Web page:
6 Gastrostomy-associated peritonitis in children on chronic peritoneal dialysis
Yew-Wei Tan1, Andi-Romeo Eremie1, Michelle Blaauw2, Eileen Brennan2, Lesley Rees2, Kate Cross1
1Specialist Neonatal and Paediatric Surgery, Great Ormond Street Hospital for Children, London, United Kingdom. 2Nephrology Department, Great Ormond Street Hospital for Children, London, United Kingdom

Abstract

Aims: Our published data on paediatric gastrostomy requiring peritoneal dialysis (PD) showed an increased peritonitis associated with percutaneous (percutaneous endoscopic or radiological gastrostomy–PEG/RIG) vs. Stamm technique, and gastrostomy insertion post-PD-catheter placement. This study aimed to systematically review our recent experience for comparison.

Methods: Concomitant gastrostomy and PD-catheter in 2006-2016 were retrospectively reviewed. Co-existence of gastrostomy with each PD-catheter was analysed as an independent event, with nasogastric feed (NG) as control. PD fluid≥100x10^6/L leukocytes (≥50% neutrophil), or treated for peritonitis for>48h, were regarded as peritonitis.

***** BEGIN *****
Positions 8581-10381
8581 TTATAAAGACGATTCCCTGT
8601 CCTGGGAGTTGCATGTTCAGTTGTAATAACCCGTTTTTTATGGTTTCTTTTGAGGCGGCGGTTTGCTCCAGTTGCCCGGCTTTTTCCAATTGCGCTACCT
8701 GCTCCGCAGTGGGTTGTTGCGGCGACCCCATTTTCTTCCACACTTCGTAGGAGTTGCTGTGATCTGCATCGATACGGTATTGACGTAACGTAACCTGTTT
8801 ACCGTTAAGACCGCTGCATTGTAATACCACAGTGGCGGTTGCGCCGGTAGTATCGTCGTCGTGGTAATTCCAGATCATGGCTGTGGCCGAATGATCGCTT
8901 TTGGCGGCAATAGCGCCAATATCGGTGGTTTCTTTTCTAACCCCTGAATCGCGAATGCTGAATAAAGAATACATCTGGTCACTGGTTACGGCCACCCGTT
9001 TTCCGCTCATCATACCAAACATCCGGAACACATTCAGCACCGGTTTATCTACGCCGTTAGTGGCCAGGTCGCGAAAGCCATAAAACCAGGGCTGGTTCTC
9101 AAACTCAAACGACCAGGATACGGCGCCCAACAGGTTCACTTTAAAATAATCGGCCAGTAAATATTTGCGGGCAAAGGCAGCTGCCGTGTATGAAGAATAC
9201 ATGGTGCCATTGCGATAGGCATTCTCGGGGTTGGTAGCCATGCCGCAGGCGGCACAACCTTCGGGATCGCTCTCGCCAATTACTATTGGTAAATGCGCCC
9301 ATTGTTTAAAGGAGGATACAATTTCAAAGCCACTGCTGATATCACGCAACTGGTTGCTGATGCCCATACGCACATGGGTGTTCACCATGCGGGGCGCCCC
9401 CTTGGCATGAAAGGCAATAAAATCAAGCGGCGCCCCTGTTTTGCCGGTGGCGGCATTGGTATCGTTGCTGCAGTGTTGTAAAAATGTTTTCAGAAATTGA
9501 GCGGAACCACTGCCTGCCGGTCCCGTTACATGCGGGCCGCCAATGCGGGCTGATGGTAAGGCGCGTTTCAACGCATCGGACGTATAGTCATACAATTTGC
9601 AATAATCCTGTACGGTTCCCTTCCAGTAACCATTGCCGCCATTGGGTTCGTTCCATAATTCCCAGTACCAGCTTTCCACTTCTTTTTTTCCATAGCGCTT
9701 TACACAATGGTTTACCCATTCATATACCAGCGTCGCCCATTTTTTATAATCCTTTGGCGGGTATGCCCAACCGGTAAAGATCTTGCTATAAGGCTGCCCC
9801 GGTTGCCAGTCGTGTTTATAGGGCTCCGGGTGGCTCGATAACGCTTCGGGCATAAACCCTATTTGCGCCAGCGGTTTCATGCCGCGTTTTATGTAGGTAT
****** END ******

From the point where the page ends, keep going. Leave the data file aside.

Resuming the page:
Primary end point was peritonitis/catheter-year. This was analysed in the overall group comparing gastrostomy to control, and also between gastrostomy techniques i.e. percutaneous (PEG/RIG) vs. Stamm (open/laparoscopic). The timing of gastrostomy insertion in relation to PD catheter was reviewed. Statistics: data were median (range), comparison with Mann-Whitney U-test.

Results: 38 children (17 girls) had concomitant gastrostomy and PD-catheter attributing to 50 PD catheters (events); control group had 13 patients (7 girls) attributing to 15 PD catheter (events). Overall, there were a total of 54.1 PD-catheter-years in the gastrostomy group with 49 peritonitis episodes (peritonitis/catheter-year=0.91, cf. historical 0.85).

The gastrostomy and control groups were comparable in median PD-catheter duration (306 vs. 445days, P=0.86) and peritonitis/catheter-year (0.61 vs. 0, P=0.66). There was no difference in peritonitis rate between percutaneous (n=37) vs. Stamm (n=13) technique [0.74 (0-33.2) vs. 0.41 (0-4.78), P=0.47], or timing of gastrostomy insertion, i.e. after (n=12) vs. before (n=38) PD-catheter placement [0.21 (0-4.35) vs. 0.69 (0-33.2), P=0.38].

Conclusion:  This is the largest series of paediatric PD in the presence of a gastrostomy. Overall, peritonitis rate was comparable to historical data, with no difference between concomitant gastrostomy/PD-catheter and control group. Both percutaneous and Stamm techniques are acceptable, and timing does not appear to be critical.


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